“Once you see that red flag, you can’t change the color of it.”
He was in recovery and was already one year sober when I met him. We were doing great. Then he slipped up and that’s when I saw his worst demons.
When he put his hands on me the first time, and my children were standing there, I just couldn’t do it.
I watched my mom go through it with her second husband and I didn’t ever want my kids to have those memories of watching their mom be hurt by someone who supposedly loves them.
I went to my friend’s house and looked up shelters. That’s when I came across GreenHouse17. They immediately got a room for me. I was there for six months about five years ago.
At first it was really scary. I’m a single mom with two children. The women across the hall were open-armed and welcoming and so were the staff. It was nice because the transition was hard.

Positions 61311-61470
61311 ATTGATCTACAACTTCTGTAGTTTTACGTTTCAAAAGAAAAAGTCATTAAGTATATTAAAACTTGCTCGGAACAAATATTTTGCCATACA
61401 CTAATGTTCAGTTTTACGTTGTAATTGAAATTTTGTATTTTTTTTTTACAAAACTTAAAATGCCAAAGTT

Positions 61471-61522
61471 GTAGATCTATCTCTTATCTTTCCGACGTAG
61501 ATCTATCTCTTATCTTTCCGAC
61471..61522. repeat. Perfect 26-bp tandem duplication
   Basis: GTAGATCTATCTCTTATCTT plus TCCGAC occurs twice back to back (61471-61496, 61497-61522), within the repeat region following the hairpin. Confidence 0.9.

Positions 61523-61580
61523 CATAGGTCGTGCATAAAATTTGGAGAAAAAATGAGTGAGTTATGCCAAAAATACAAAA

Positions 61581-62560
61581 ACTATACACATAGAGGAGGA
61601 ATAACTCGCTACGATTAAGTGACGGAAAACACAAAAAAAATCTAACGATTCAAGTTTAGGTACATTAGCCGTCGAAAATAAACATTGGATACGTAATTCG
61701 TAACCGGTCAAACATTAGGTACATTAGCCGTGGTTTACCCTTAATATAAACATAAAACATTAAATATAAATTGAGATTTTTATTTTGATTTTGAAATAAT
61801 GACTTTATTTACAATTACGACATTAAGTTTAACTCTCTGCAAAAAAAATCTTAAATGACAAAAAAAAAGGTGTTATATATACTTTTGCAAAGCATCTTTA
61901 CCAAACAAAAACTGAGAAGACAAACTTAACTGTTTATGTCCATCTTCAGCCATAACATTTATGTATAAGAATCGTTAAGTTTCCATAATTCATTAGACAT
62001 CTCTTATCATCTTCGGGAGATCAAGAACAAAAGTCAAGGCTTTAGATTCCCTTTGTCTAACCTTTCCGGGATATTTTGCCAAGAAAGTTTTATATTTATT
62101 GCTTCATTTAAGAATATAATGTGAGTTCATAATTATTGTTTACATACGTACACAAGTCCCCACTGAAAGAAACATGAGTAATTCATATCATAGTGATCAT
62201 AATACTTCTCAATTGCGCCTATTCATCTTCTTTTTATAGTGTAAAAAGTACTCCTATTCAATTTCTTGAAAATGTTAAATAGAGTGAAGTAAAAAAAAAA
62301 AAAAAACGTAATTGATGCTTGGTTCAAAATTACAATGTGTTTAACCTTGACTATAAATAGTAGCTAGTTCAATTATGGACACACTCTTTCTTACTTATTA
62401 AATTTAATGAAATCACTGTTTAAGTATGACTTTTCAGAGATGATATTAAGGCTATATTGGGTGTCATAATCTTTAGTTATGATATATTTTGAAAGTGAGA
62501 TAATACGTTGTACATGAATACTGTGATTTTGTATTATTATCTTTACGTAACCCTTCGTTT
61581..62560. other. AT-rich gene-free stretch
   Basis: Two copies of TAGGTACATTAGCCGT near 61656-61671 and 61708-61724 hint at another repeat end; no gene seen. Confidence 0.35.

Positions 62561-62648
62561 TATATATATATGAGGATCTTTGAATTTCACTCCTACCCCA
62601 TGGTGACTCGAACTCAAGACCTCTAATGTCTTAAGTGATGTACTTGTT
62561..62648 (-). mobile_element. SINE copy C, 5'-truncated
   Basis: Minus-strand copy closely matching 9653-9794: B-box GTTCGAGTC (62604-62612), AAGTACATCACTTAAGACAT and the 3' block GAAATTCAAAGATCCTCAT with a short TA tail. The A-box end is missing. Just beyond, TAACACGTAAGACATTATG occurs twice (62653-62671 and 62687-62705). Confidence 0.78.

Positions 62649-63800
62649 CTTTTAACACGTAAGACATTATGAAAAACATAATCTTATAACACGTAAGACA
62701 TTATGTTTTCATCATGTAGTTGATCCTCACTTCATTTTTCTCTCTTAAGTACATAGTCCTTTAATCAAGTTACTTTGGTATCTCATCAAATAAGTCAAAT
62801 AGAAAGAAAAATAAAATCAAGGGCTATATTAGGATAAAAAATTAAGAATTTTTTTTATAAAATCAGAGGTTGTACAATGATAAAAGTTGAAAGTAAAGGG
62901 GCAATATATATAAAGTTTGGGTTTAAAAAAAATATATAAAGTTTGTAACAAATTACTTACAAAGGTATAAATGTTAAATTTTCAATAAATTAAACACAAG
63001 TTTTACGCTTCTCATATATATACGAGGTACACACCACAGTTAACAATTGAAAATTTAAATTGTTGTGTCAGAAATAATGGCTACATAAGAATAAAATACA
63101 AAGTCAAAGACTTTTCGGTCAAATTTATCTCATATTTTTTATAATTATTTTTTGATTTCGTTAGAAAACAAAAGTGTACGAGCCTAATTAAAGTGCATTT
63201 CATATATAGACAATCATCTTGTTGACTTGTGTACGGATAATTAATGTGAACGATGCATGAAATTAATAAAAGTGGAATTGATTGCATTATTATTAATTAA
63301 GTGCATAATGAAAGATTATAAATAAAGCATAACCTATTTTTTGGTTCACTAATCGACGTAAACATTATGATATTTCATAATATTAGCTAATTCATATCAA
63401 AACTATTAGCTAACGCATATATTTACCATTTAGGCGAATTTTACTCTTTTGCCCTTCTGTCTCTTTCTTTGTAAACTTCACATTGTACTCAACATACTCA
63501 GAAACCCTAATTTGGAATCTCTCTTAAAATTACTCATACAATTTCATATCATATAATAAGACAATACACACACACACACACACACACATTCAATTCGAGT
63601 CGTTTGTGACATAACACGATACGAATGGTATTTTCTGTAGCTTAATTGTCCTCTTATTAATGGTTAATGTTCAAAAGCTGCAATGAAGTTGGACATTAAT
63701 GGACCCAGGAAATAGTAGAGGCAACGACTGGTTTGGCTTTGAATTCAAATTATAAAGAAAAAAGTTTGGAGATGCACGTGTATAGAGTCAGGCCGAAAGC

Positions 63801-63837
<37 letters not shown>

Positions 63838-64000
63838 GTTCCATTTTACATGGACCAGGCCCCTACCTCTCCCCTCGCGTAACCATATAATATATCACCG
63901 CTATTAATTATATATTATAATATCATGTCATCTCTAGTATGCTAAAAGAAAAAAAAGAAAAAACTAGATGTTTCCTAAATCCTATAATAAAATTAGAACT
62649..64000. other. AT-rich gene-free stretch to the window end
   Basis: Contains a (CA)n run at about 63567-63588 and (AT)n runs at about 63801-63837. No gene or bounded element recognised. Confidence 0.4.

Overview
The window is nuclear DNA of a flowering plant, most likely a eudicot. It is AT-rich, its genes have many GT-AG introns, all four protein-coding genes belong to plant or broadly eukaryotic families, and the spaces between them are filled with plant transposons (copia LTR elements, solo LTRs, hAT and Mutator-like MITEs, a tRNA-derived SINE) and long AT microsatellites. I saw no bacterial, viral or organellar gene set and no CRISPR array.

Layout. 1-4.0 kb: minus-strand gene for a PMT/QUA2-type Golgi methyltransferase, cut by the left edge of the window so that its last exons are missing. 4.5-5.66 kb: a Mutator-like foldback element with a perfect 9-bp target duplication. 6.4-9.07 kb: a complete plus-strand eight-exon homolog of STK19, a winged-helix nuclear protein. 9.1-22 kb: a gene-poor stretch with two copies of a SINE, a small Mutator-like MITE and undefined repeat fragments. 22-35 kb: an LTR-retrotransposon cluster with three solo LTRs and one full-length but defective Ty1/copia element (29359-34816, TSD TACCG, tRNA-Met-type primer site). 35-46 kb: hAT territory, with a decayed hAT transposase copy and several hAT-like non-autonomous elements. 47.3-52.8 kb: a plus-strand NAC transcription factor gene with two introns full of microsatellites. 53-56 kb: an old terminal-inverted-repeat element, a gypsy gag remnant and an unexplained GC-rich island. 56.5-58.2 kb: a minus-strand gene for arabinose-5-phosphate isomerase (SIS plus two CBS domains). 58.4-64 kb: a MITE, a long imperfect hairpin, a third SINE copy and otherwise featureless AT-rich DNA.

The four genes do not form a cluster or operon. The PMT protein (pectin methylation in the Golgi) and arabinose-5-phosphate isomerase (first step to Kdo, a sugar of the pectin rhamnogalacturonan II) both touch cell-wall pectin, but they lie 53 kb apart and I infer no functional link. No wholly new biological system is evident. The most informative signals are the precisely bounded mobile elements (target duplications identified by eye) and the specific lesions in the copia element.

I started going to the groups as much as I could. I learned about self-care and how important that is. Meditation classes helped relieve so much anxiety. I learned about healthy relationships, how to set boundaries, and knowing what red flags look like. And understanding once you see that red flag, you can’t change the color of it. It’s never going to go away.
I utilized everything I could. I started a car savings account. I heard about transitional housing and asked how to apply. It took me some time because I didn’t have my birth certificate.
I finally got the news it was moving day. It was right before the big [shelter] remodel, so I asked if I could have the dresser from my room. I still have it in my new apartment.
They gave me a basket with household supplies and a gift card to ReStore where I found a couch. My church furnished the rest of my apartment.
It’s ok to ask for help because you never know where it’s going to get you. If I hadn’t asked for help, if I hadn’t reached out to GreenHouse17, I wouldn’t be where I am today. I can say they saved my life.
This is only part of Shelby’s story, in her own words, shared with her permission.